According to The Wall Street Journal, some businesses are using alcohol to entice their employees to return to the office.
As businesses work to settle employees into offices, some are pulling out the stops—literally, on kegs, casks and wine bottles—in an attempt to make workplaces seem cool. Sure, executives could simply order people to return to their cubicles, and some have, but many want their workers to come back and like it.
That means giving people what they want, or at least what bosses think they want. People like to wear comfy hoodies, right? OK! They miss their dogs when they go to work, don't they? The canines can come! They love an afternoon cocktail, yes? Check out our new office bar! …
It isn't that companies are encouraging people to get hammered … for the most part. … Many do, however, want the office to feel a bit more edgy and exciting than it did before the pandemic. At a minimum, it has to be more alluring than the sofas, kitchen tables and spare bedrooms where so many people have been doing their jobs for the better part of two years.
As much as I love an IPA or an old fashioned as much as the next office worker, as a lawyer the idea of an office open bar makes my compliance skin crawl.
Here are 7 reasons why.
- Alcohol breeds informality and loosens inhibitions, which in turn can lead to inappropriate incidents such as harassment.
- Do you have employees with a current substance abuse problem, or a history of such? Or employees for whom alcohol is against their religion? You may not know the answer to this question, but do you want to make alcohol part of your company culture if it will make some employees uncomfortable or worse?
- When will the bar be open? At all hours? Lunches and breaks? Only after hours? If it's anything other than the latter, do you really want employees consuming alcohol and returning to perform their jobs? You better have a high tolerance for errors, mistakes, and potential safety issues, and high limits on your insurance policies.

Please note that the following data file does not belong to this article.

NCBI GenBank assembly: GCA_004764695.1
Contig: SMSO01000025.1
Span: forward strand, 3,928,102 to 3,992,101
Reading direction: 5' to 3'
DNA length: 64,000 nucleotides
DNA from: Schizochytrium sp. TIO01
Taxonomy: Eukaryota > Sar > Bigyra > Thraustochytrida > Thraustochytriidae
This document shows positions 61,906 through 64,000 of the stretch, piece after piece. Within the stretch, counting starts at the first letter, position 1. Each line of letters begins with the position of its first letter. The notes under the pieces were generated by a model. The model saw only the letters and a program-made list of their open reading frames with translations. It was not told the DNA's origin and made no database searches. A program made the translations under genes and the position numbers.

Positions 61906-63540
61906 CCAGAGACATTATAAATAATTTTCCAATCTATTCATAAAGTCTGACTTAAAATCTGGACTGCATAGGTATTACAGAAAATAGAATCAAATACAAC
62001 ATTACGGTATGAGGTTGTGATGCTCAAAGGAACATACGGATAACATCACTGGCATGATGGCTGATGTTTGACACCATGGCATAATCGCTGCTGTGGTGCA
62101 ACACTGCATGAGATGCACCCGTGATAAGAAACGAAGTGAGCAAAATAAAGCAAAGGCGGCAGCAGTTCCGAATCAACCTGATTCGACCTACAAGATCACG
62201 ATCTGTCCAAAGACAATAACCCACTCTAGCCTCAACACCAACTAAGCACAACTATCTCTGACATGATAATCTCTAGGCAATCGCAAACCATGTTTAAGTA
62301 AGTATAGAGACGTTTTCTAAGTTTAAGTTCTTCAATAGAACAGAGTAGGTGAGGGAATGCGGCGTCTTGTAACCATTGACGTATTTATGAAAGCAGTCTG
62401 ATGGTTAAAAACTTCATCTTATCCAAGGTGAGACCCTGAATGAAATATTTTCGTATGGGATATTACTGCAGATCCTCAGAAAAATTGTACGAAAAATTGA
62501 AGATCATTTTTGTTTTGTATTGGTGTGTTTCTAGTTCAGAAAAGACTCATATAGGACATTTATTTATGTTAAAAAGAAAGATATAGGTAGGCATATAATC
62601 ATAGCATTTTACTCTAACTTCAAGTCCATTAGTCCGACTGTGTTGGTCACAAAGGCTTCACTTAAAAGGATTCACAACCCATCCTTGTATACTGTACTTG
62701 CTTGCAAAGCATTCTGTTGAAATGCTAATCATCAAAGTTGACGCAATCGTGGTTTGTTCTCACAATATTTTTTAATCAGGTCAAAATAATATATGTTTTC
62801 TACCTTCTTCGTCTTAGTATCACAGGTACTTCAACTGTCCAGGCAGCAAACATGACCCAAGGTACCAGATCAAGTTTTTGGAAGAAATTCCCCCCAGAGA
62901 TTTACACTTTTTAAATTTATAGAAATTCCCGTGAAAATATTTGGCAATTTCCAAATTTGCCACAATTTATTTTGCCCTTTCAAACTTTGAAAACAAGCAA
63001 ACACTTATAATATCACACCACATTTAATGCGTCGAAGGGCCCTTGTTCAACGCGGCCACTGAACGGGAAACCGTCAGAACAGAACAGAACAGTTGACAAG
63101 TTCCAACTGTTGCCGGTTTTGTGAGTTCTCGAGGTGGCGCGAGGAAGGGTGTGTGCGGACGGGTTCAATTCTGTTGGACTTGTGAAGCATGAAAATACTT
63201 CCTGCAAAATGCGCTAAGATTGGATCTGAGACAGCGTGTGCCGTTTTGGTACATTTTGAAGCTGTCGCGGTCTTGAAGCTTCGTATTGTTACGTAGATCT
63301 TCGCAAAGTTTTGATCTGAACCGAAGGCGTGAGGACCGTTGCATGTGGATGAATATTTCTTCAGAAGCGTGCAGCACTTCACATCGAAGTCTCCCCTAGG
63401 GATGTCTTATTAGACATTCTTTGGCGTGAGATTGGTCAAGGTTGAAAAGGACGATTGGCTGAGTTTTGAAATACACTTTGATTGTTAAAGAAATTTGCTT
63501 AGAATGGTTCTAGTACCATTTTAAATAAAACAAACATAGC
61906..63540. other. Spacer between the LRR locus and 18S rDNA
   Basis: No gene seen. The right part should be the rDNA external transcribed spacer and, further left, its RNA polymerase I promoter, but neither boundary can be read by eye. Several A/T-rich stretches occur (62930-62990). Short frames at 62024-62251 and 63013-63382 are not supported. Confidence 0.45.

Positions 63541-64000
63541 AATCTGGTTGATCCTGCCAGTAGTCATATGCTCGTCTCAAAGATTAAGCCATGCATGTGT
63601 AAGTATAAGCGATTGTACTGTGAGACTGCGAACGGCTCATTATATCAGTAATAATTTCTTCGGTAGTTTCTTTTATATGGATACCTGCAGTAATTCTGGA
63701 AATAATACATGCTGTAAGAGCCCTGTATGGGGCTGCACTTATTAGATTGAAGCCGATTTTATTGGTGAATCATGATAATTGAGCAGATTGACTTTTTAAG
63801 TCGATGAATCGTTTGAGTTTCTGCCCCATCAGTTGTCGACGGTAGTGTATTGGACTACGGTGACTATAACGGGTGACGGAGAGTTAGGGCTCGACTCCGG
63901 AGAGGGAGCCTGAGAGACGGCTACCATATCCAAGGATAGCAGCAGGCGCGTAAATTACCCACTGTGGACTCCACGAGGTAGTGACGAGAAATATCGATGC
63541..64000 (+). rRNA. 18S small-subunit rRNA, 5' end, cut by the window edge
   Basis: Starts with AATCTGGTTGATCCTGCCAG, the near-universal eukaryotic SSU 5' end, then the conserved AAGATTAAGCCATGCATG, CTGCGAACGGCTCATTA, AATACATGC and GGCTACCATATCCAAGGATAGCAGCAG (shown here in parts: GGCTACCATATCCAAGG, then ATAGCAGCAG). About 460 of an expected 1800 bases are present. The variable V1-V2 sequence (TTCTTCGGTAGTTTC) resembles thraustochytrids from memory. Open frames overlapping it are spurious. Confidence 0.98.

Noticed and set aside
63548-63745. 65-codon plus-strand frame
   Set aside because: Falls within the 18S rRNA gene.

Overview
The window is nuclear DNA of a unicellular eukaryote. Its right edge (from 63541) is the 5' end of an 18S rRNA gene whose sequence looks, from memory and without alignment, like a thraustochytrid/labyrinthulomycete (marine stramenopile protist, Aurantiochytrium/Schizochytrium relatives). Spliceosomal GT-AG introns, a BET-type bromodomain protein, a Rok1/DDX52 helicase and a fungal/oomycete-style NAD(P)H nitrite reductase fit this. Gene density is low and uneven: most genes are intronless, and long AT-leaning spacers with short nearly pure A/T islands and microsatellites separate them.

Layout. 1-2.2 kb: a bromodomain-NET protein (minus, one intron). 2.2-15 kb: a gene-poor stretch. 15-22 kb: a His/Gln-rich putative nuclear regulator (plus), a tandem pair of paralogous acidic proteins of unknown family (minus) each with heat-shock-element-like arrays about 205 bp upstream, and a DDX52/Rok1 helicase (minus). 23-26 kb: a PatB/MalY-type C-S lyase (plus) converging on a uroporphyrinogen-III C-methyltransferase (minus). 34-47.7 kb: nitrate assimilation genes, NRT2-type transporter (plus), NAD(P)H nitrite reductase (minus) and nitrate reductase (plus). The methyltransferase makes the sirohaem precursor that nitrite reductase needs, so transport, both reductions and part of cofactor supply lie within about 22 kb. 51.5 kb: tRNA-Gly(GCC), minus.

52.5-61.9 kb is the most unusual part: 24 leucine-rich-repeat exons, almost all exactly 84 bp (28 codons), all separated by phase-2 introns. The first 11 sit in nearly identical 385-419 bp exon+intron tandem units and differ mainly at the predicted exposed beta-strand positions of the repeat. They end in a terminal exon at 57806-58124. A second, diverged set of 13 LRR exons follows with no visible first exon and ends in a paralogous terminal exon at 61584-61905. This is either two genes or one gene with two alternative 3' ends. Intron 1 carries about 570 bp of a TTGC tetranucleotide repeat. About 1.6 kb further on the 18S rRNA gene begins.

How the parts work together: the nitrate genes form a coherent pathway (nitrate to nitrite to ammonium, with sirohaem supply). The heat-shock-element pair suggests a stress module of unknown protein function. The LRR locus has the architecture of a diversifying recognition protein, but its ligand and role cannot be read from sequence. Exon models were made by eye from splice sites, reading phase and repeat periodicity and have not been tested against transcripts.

- Do your insurance policies contain alcohol-related exclusions? If so, employees' on-premises consumption might leave you exposed and without coverage.
- Who's pouring? Is it an open bar, a supervisor, or a trained and experienced bartender? Anything other than the latter is a recipe for over-consumption and added risk.
- Someone has to play den parent. You should absolutely designate one or more managers or supervisors to refrain from drinking and monitor for over-consumption. Who? And will they want the job?
- How are employees getting home from work after consuming? Are you letting them get in their cars and drive? Do you have designated drivers, cab vouchers, or a corporate Uber account for those who can't drive? Will you give breath tests (likely allowed in this specific instance under the ADA) before allowing employees to drive?
Better yet? Find something other than alcohol around which to build your workplace culture and to incentivize employees to return to the office instead of working from their homes. But if you're going to provide alcohol at work, you need to have a policy that designates when it's permitted and how much, reminding employees of their anti-harassment, safety, and other workplace obligations, and prohibiting employees from driving home after over-consuming. And please check those insurance policies to make sure you're covered "just in case."
Finally, for my craft beer audience, drinking is the culture (or is at least as large part of it). And the "shift beer" (a free pint at the end of a shift) is a time-honored employment perk in the industry. Free drinking by employees, however, might be illegal, depending on your state's laws.
Under Ohio law, for example, it is illegal for a holder of a liquor license to give away any beer or intoxicating liquor of any kind at any time in connection with the business. There is an exception that allows a permit holder to give away, free of charge, no more than four tasting samples per paying customer in a 24-hour period. Employees, however, are not "paying customers" and therefore may not receive these complementary tasting samples. The "shift beer" might be iconic in craft breweries, but it's also illegal in Ohio. (Mileage may vary in your state.)